Biomedical Engineering Reference
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Fig. 7 Imaging topography and conductance of polymer blends. Top panels show 3D overlay of
conductance and topography ( left panel ), corresponding phase image ( second panel from left ) for
conductive and insulating ( right panels ) regions of a thin PEDOT-PSS fi lm. Highly conductive
regions are colocalized with high roughness and high phase variability. Bottom right shows high-
resolution images of selected regions showing detailed lamellar structure of conducting region
( bottom middle ) and nonlamellar structure of nonconducting region ( bottom right ). Schematic
drawing of setup shown in bottom left . For details, see Ionescu-Zanetti et al. ( 2004 )
light-emitting diodes (Carter et al. 1997 ). Although macroscopic structural studies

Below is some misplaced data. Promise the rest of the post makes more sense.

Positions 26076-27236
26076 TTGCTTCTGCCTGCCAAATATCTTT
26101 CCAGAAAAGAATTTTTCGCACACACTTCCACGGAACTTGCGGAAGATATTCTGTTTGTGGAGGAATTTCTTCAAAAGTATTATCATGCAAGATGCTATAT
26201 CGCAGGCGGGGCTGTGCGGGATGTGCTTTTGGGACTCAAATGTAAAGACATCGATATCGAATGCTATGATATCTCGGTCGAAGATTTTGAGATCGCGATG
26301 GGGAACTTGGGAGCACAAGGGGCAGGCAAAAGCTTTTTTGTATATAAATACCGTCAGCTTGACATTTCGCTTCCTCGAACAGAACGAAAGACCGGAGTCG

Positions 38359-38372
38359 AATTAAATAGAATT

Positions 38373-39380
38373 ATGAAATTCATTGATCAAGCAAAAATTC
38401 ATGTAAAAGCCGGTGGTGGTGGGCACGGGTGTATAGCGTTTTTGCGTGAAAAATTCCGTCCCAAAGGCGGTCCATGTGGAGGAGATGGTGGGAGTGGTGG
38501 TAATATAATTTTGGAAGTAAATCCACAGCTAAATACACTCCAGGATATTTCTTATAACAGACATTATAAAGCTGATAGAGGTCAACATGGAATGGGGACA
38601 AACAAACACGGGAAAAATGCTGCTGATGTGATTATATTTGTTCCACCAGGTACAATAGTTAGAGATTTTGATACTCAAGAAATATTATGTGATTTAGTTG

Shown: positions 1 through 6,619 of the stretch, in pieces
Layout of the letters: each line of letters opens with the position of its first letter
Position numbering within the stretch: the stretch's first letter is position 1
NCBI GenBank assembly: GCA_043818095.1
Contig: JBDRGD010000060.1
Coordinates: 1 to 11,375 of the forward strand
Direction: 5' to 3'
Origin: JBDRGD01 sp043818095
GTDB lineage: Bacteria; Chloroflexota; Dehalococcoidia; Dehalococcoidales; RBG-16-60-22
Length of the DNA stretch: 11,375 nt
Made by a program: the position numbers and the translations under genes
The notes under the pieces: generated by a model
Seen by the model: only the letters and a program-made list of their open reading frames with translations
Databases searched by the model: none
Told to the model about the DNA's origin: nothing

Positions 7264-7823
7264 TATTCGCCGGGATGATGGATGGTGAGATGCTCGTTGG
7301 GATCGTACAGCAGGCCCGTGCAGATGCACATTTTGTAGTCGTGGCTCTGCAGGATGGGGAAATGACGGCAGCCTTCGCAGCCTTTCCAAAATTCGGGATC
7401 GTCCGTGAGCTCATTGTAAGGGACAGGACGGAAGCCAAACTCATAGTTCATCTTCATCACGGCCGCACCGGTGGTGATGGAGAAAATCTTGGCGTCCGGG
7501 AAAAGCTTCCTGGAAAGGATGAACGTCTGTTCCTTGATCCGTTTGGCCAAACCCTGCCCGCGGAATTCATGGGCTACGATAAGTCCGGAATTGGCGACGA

are available and performed mainly by X-ray diffraction (Aasmundtveit et al. 1999 ) ,
information about the effect of local morphology of polymer blends on the charge
injection at the surface has been lacking. AFM can combine imaging with spectro-
scopic capabilities and can be used to map the local charge transfer properties in
correlation to the molecular superstructure of the polymer blend (Ionescu-Zanetti
et al. 2004 ) .
Structure-function analysis of poly(3,4-ethylenedioxythiophene) doped with
poly(styrene sulfonate) (PEDOT-PSS) was performed: current between the tip and
the sample was measured by biasing the AFM tip while simultaneously imaging
the 3D structure (Fig. 7 ). This multimodal AFM experiment shows that the
PEDOT-PSS consists of molecular lamellae of PEDOT and PSS, with ~3-nm
interlamellar distance. In places where the edges of the PEDOT lamellae are
exposed to the surface and can be contacted by the AFM tip, increased current is
observed and a more effi cient charge injection occurs mainly along these lamellae.
Phase imaging simultaneously reveals a larger variation along the regions with
higher conductivity.
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